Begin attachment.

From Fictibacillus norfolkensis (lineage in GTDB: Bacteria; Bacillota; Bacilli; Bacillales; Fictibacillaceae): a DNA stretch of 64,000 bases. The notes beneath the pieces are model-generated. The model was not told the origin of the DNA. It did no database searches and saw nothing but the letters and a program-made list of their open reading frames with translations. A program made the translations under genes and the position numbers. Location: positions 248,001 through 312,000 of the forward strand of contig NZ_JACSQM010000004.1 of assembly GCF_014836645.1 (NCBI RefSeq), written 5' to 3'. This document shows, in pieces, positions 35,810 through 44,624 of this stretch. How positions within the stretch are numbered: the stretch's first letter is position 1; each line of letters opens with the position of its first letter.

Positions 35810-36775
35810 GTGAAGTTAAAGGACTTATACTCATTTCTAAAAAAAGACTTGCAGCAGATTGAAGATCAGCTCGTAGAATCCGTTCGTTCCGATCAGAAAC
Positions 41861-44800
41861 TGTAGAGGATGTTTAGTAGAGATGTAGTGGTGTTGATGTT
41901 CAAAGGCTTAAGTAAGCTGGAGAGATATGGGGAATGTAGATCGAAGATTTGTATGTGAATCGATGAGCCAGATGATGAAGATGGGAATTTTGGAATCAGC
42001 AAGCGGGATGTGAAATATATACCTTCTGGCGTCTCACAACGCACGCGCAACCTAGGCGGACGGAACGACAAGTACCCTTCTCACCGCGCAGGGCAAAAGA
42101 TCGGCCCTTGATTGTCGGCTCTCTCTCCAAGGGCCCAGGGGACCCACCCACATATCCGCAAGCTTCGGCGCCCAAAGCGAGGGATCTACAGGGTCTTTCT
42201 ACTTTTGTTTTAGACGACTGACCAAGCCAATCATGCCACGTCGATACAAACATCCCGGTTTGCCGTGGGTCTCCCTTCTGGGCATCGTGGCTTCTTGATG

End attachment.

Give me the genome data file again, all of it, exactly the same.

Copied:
From Fictibacillus norfolkensis (lineage in GTDB: Bacteria; Bacillota; Bacilli; Bacillales; Fictibacillaceae): a DNA stretch of 64,000 bases. The notes beneath the pieces are model-generated. The model was not told the origin of the DNA. It did no database searches and saw nothing but the letters and a program-made list of their open reading frames with translations. A program made the translations under genes and the position numbers. Location: positions 248,001 through 312,000 of the forward strand of contig NZ_JACSQM010000004.1 of assembly GCF_014836645.1 (NCBI RefSeq), written 5' to 3'. This document shows, in pieces, positions 35,810 through 44,624 of this stretch. How positions within the stretch are numbered: the stretch's first letter is position 1; each line of letters opens with the position of its first letter.

Positions 35810-36775
35810 GTGAAGTTAAAGGACTTATACTCATTTCTAAAAAAAGACTTGCAGCAGATTGAAGATCAGCTCGTAGAATCCGTTCGTTCCGATCAGAAAC
Positions 41861-44800
41861 TGTAGAGGATGTTTAGTAGAGATGTAGTGGTGTTGATGTT
41901 CAAAGGCTTAAGTAAGCTGGAGAGATATGGGGAATGTAGATCGAAGATTTGTATGTGAATCGATGAGCCAGATGATGAAGATGGGAATTTTGGAATCAGC
42001 AAGCGGGATGTGAAATATATACCTTCTGGCGTCTCACAACGCACGCGCAACCTAGGCGGACGGAACGACAAGTACCCTTCTCACCGCGCAGGGCAAAAGA
42101 TCGGCCCTTGATTGTCGGCTCTCTCTCCAAGGGCCCAGGGGACCCACCCACATATCCGCAAGCTTCGGCGCCCAAAGCGAGGGATCTACAGGGTCTTTCT
42201 ACTTTTGTTTTAGACGACTGACCAAGCCAATCATGCCACGTCGATACAAACATCCCGGTTTGCCGTGGGTCTCCCTTCTGGGCATCGTGGCTTCTTGATG